Vitamin Deficiency Anemia
What is vitamin deficiency anemia?
Vitamin deficiency anemia occurs when the body has fewer healthy red blood cells than is normal. Red blood cells help deliver oxygen to organs and tissues all over the body. When you don’t have enough red blood cells, your body does not get the amount of oxygen it needs.
How common is vitamin deficiency anemia?
The risk of developing vitamin deficiency anemia gets higher as you grow older. Pregnant women are at a higher risk for developing the condition because their bodies need more vitamins during pregnancy.
What causes vitamin deficiency anemia?
A lack of any one of several vitamins — B12, folate (also known as folic acid), or vitamin C — causes vitamin deficiency anemia. Megaloblastic anemia is a type of vitamin deficiency anemia that specifically involves a lack of vitamin B12 or folate.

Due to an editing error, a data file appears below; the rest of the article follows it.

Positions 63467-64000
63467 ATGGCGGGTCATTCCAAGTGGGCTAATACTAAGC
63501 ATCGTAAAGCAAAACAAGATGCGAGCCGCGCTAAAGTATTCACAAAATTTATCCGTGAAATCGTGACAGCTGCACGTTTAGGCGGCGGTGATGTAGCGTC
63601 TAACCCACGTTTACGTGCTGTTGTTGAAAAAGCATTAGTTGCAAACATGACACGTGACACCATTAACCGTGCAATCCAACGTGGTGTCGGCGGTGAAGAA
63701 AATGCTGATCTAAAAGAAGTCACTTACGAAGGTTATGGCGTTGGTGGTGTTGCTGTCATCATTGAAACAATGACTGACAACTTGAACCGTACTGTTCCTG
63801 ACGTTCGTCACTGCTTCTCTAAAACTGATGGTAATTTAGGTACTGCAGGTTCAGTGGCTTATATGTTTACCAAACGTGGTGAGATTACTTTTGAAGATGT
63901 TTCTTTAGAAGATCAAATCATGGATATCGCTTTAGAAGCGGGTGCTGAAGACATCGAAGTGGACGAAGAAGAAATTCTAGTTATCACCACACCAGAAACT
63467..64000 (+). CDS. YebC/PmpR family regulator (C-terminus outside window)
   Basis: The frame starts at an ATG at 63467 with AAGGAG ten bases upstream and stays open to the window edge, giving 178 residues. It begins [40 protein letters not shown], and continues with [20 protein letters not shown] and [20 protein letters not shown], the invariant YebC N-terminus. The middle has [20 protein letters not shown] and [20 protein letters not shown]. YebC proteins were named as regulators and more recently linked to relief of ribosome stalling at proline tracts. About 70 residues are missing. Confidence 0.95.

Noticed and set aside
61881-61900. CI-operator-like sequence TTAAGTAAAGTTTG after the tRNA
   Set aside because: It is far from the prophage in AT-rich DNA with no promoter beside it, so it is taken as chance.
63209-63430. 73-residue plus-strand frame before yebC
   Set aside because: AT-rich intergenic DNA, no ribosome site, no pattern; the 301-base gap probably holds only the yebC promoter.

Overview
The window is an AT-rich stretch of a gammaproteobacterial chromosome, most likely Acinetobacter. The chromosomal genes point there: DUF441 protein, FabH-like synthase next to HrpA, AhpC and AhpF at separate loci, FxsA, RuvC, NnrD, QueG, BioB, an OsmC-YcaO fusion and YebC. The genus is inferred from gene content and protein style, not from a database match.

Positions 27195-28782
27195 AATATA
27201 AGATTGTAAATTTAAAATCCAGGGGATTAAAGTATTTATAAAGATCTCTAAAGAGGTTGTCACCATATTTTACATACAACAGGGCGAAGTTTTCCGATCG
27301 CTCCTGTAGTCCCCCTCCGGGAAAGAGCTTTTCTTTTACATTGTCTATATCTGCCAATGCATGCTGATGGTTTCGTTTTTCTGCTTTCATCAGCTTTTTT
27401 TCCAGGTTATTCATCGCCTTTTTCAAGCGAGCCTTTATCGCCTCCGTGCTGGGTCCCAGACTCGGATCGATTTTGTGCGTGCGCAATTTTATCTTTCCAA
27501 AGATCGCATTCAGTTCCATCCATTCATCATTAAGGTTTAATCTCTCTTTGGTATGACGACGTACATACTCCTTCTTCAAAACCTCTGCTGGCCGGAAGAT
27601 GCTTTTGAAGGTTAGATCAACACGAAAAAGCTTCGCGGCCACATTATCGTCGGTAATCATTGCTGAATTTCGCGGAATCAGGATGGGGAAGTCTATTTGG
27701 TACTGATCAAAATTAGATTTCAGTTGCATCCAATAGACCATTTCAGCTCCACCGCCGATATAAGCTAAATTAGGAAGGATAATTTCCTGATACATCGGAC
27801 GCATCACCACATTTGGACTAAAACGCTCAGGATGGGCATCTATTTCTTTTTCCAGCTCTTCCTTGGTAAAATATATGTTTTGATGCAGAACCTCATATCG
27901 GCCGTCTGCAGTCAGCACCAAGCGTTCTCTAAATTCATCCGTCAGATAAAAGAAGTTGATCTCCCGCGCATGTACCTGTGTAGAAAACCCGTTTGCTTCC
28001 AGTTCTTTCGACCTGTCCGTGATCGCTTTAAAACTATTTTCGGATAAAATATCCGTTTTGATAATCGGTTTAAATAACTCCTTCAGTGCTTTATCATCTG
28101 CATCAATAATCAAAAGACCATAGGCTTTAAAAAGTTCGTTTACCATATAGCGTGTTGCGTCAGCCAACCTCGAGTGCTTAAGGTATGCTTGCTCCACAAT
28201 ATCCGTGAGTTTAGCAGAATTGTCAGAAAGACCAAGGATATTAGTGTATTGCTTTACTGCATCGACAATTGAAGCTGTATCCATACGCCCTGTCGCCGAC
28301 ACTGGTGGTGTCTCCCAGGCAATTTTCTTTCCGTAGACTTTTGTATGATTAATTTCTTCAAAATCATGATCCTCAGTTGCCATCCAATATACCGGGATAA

Some people with the condition don’t eat enough of these vitamins. In other cases, the person’s body cannot properly process or absorb these vitamins. This difficulty may result from an underlying condition such as celiac disease. It is also linked to behaviors including smoking and alcohol abuse.
Sometimes a person’s body will have an increased need for these vitamins. People who need more of these vitamins include women who are pregnant and people with cancer that has spread to multiple parts of their bodies. If they do not meet this additional need for vitamins, they can develop vitamin deficiency anemia.
What are the symptoms of vitamin deficiency anemia?
Symptoms of vitamin deficiency anemia are often mild. In many cases, people only discover they have the condition when a doctor tests them for another condition. Other people may develop symptoms that include:
- Extreme tiredness (fatigue)
- Pale skin
- Shortness of breath
- Irregular heartbeat
- Numbness or cold feeling in hands and feet